Britain and much of Europe has been under a blanket of freezing weather, bringing snow and ice across much of the country for an extended period. The severity of the weather has not reached those seen in late 2010 but it was still significant enough to see Heathrow airport drastically cut capacity earlier in the week and to witness renewed levels of public anger at the inability of the UK transport system to perform well in extreme weather. One estimate of the costs of the disruption on just one day was £280m.
Simon Calder, writing in the Independent, earlier this week suggested several easy remedies. These included more rights for train travelers affected by delays, penalizing transport companies that do not get their staff in place in anticipation of the bad weather, lower speed limits and construct extra capacity. These are all things that can be done at a system level. Reports by Begg and Quarmby following the events of last year provide a few more. Many of these suggestions will have merit and be taken forward – but there is not the space here to discuss them further. Instead, should we ask a more fundamental question about our own travel patterns, the expectations we have and the expectations that are put on us?
The Disruption project (www.disruptionproject.net) is studying the extent to which travel patterns are actually more adaptable than we currently anticipate. We change job, home and the types of activities over time and we make much more frequent re-evaluations of where and at what time we do things. Our choices are often influenced by the actions of other household members. One example would be the knock on impacts of a school age child being ill or a school closing for training or bad weather if there are no full-time carer roles in the household.
We make assumptions about the availability and quality of transport services when we make our location decisions and it is here that the problem may lie. Over time, as transport networks have expanded, then the ability to commute longer distances have increased. Distance though brings vulnerability to adverse events such as accidents on the network or weather. Typically, the further out from cities we are the less choice of alternative ways of travelling we have.
This brings us back to thinking about the winter weather problem. The current default policy position is to attempt to keep transport networks operating as fully as possible for as long as possible. As Heathrow have found, where the network is built around operating at or near capacity, this can quickly break down. On the roads, even when roads can be kept clear, conditions can be treacherous and accidents are commonplace, leading to additional jams in conditions which are difficult to tackle. There are very significant costs in the machinery, manpower and chemicals required just to maintain the operation of the core network. There is however, little guidance as to how we should use this precious resource. People struggle in to work because they think they should. For some jobs this is unavoidable but for others it is possible to reschedule and restructure. Could we embrace this further and have both a plan for the use as well as operation of the network in extreme conditions? If, for example, a reduced size and frequency public transport network could be guaranteed to operate who should use it? Could there be differential pricing or some sort of “priority card”? Should it be made clear to people that if you live within walking distance of these priority routes that you will not be penalized for failing to reach work on time? Would it be more cost-effective to have winter weather travel planning? One of Norman Baker’s remits in the Department for Transport is to consider alternatives to travel – this seems like an opportunity to put this into practice.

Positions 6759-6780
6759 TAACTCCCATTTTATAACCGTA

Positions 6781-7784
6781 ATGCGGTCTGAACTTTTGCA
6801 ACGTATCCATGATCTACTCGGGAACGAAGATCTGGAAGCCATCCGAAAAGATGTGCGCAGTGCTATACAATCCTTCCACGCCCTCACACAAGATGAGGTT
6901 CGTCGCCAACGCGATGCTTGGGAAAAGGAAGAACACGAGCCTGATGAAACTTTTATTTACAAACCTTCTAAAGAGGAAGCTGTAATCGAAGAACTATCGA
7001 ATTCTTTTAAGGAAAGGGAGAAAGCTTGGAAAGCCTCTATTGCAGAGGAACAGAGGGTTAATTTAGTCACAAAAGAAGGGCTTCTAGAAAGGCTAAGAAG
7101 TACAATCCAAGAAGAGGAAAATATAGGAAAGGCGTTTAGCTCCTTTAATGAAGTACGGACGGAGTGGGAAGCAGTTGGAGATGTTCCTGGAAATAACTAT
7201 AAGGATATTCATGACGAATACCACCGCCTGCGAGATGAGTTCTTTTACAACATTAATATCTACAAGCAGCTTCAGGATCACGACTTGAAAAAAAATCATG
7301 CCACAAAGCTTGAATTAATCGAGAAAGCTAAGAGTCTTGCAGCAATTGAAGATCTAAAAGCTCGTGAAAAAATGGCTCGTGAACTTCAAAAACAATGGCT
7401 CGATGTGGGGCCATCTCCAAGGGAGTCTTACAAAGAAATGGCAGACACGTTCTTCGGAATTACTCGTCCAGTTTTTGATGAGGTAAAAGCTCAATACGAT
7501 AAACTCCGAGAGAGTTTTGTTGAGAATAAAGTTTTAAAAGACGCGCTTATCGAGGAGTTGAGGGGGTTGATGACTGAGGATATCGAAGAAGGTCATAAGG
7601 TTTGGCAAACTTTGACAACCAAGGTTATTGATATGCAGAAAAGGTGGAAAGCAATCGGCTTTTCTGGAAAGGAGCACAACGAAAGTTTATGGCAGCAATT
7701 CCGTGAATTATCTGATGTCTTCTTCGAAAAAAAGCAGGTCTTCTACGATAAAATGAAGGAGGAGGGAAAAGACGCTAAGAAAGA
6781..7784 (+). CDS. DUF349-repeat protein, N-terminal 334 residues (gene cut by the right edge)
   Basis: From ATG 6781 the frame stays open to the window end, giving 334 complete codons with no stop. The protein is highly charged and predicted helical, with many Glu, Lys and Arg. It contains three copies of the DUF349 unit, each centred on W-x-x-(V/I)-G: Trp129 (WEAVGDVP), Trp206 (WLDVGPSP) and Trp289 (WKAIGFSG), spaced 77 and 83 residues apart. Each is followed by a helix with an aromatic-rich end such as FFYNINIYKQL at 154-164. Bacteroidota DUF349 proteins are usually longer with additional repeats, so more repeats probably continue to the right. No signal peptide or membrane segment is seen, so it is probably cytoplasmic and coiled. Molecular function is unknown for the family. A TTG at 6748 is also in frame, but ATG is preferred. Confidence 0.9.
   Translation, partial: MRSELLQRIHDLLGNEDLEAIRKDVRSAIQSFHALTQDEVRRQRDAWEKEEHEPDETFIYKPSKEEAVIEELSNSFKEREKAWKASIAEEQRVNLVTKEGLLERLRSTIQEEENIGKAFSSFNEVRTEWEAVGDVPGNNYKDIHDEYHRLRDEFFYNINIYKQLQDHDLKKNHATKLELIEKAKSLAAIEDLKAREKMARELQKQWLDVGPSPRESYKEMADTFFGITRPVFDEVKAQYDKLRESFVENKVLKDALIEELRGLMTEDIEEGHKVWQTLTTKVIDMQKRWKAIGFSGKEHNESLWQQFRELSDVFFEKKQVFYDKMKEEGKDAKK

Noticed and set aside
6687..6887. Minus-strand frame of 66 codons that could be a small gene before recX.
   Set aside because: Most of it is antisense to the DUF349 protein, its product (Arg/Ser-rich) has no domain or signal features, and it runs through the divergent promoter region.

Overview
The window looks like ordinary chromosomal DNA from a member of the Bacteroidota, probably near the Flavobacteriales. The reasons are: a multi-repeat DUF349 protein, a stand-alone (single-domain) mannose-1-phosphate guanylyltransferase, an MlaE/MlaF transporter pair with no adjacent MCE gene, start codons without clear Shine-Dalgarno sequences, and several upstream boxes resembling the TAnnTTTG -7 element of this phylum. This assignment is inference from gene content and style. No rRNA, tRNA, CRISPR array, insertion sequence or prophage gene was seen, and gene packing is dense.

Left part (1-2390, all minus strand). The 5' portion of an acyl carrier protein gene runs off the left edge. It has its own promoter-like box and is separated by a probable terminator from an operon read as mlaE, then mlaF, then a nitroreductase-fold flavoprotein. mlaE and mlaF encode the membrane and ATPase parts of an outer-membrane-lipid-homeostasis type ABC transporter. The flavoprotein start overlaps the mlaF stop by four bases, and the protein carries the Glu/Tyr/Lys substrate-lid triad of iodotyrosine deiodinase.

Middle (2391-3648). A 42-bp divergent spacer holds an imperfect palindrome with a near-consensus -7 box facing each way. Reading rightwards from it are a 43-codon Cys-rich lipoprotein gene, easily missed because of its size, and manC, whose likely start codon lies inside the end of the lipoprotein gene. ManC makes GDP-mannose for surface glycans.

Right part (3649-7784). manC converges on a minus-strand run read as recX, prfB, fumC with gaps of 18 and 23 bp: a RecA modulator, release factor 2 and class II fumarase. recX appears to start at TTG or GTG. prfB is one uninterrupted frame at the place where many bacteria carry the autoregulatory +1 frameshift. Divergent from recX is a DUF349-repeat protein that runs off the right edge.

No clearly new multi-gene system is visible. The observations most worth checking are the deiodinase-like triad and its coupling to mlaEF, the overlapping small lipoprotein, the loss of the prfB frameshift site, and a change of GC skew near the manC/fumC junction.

This article might lead to a sustained period of the warmest winters on record. However, all of the policy prognoses are for climate change to bring more extremes of weather and, therefore, one might expect more weather related disruptions. For now, it is back to looking out of the window, checking the websites and hoping that the gritters have done their stuff. Maybe in future we will have learnt some different lessons and also be reacting to the potential disruption by working smarter. That might have financial gains and safety benefits as well as distressing the winter disruption experience.
If you are interested in further findings on the Disruption project please contact Dr Greg Marsden (G.R.Marsden@its.leeds.ac.uk). The research is funded by the Engineering and Physical Sciences Research Council and involved partners at the University of Aberdeen, Brighton University, Lancaster University, University of West of England, University of Glasgow and the Open University.